You may find this hard to believe, but the 3-8 Dallas Cowboys offense played with a lead at one point during all but two of their 11 games this season. The only exceptions were the New England and Carolina games in which the Cowboys never once played with a lead.
That's quite an impressive number, given that through eleven games, only four offenses have played with a lead more often: The Patriots (11 games), Panthers, Cardinals, and Bengals (all 10).
If you're wondering how the 11-0 Panthers only played with a lead in 10 of their 11 wins, here's how: "Playing with a lead on offense" means taking at least one snap on offense while leading by at least a point. Against the Seahawks in Week 6, the Panthers briefly took a 7-3 lead in the second quarter on a Cam Newton TD run, but by the time the Panthers offense was back on the field, the Seahawks led 10-7. The Seahawks would maintain the lead until the Panthers' final drive, when the Panthers pulled ahead 27-23 on a Newton TD pass. The Panthers offense didn't take the field again after that, so over the course of the game, the Panthers offense didn't take one snap while in the lead.
Back to the Cowboys: In the first 11 games of 2014, the Cowboys' offense played with a lead at one point in 10 games, one more than they did this year (they failed to take the lead at any point in the season opener against the 49ers), yet last year's team was 8-3 while this year's team is 3-8. Here's a look at the two teams and at how the offense performed while taking snaps with a lead:
|Games||Drives||Snaps||Fumble||INT||Missed FG||TO on downs||Avg. Drive Start||1st down
||1||1||- -||Own 30
The 2015 Cowboys had about 15% fewer snaps and drives than the 2014 team, which isn't really all that much. But where we see some significant changes is what the offense did when it had the ball. Turnovers almost tripled (from three to eight) and scoring drives dropped by more than half (from 18 to seven).
An argument can be made that the defense's inability to create turnovers this year did not give the offense the same number of advantageous positions as they had in 2014, and while that is probably true overall, it doesn't seem to have much impact on this set of numbers, especially when looking at the drive stats. The 2014 team had a six-yard advantage in starting field position, but this is not significant enough to explain the difference in scoring. Also, the first down percentage is quite similar between both teams (27.9% last year and 25.9% this year).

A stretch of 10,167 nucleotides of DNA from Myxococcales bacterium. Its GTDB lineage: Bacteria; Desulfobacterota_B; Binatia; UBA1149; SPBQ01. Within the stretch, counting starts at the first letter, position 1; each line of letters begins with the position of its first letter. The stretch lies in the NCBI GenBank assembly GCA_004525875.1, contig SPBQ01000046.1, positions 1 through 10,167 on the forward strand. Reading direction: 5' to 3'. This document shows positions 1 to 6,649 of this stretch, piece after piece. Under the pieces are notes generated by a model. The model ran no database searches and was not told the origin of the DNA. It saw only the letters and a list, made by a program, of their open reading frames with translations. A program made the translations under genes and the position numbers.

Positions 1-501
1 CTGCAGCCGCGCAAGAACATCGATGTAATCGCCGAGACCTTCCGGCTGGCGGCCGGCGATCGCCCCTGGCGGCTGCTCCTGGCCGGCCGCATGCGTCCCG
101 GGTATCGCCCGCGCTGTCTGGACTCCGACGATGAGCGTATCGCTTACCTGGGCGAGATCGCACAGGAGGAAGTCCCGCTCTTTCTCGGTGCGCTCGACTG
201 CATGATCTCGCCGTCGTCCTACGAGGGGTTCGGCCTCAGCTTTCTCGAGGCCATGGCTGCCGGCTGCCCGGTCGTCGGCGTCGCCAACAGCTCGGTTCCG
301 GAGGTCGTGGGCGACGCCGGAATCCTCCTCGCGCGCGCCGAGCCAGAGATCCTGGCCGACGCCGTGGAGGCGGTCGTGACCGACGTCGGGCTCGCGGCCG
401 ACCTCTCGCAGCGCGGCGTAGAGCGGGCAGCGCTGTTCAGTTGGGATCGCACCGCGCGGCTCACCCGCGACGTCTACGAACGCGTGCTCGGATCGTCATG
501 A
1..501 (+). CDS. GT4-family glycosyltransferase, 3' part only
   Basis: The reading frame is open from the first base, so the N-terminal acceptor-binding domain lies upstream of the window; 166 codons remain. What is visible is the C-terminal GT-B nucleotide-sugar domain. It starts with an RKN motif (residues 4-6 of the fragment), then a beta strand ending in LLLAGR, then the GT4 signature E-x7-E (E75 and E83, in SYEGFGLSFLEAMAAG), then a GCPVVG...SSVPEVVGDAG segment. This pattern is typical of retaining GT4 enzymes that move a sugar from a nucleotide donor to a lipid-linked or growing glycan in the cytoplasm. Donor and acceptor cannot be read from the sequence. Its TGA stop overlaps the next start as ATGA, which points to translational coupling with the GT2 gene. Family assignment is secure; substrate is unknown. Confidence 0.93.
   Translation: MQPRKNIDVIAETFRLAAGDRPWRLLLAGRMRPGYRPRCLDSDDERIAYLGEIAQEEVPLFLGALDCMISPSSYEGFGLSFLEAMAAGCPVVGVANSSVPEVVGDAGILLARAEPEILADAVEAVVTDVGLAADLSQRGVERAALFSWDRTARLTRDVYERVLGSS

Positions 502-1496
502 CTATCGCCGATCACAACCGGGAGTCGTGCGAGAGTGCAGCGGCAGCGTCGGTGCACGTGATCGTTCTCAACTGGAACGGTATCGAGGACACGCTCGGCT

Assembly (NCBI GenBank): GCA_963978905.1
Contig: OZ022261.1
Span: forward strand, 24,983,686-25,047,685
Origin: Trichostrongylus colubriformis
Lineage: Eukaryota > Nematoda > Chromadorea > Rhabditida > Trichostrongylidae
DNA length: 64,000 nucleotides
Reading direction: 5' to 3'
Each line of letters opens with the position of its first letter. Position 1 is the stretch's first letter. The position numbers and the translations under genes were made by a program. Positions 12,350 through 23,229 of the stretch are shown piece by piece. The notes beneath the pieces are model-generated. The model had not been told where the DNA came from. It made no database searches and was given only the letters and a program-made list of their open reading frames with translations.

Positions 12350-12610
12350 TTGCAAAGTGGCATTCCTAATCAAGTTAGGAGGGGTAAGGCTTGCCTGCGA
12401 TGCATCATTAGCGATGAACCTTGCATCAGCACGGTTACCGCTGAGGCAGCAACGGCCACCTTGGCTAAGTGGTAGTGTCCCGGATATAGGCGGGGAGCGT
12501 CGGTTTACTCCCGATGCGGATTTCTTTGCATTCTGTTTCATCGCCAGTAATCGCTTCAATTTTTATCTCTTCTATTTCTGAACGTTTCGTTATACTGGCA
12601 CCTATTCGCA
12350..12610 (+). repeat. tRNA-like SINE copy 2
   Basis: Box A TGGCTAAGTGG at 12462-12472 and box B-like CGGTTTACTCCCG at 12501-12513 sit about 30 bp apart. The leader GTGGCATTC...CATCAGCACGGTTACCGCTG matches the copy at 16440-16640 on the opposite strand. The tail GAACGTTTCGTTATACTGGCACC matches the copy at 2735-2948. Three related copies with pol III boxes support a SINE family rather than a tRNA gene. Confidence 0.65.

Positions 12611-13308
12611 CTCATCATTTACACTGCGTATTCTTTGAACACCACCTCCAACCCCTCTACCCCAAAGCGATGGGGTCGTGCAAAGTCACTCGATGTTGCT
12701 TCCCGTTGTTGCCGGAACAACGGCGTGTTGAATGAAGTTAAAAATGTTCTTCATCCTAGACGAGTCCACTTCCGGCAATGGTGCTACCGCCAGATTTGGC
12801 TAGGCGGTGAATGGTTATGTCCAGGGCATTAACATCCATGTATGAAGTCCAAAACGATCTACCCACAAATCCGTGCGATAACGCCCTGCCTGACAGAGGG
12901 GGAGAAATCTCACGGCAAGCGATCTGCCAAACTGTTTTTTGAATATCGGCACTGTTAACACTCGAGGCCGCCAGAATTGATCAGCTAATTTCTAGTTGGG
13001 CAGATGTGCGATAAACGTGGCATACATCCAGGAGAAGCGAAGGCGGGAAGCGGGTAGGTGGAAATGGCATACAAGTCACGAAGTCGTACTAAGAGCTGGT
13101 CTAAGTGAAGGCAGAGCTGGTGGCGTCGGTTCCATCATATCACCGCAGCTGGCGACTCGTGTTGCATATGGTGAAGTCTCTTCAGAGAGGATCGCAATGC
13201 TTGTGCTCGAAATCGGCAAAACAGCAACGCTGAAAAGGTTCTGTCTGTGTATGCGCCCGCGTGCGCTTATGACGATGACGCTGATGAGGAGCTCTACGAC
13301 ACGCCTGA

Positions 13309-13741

What all of this boils down to is that while the 2015 offense has had slightly less situations in which they were playing with a lead, they did a lot less with those opportunities than the 2014 team did. The 2015 offense doesn't appear to have - for lack of a better phrase - a "killer instinct."
Of course, they also didn't have Tony Romo in the majority of those situations, and that certainly plays a role in these numbers. Still, the mark of a good offense is the ability to "put the pedal to the metal", to keep the momentum going once they've taken the lead, score again and extend that lead. The Cowboys haven't really been able to do that this season, and of the five TDs they did score when playing with a lead, three came in the Atlanta game that they would eventually end up losing.
The Cowboys offense has played with a lead at one point in 9 out of 11 games this year, and that in itself is not just remarkable but also highly commendable. It is also an indicator that the Cowboys are actually quite good at dealing with adversity, a point that is often overlooked. But once they had the lead, they struggled to profit from that lead.
Call it lack of "killer instinct", call it "lack of execution", call it whatever you want; fact is, the Cowboys this year are not capitalizing on their chances to put their opponents away. Sure, there are many reasons why the Cowboys have failed to score TDs while in the lead, Tony Romo's injury chief among them. But it goes beyond just Romo's absence, and everybody has their pet peeve: the underwhelming O-line; inopportune penalties and dropped passes; questionable and/or conservative playcalling; the on-again-off-again running game; injuries; bad officiating; you name it, we've got it.
Today, the Cowboys are sitting at 3-8, and it's become somewhat fashionable to blame the 2015 season on Tony Romo's injury, the absence of quality backup QBs, or the fact that Jerry Jones hasn't drafted a quarterback recently. Even click-whoring Johnny Manziel headlines are beginning to pop up again.
But at the end of the day, the question the Cowboys really need to find an answer for is why the 2015 offense can't close the deal and get a knockout when the other team is on the ropes.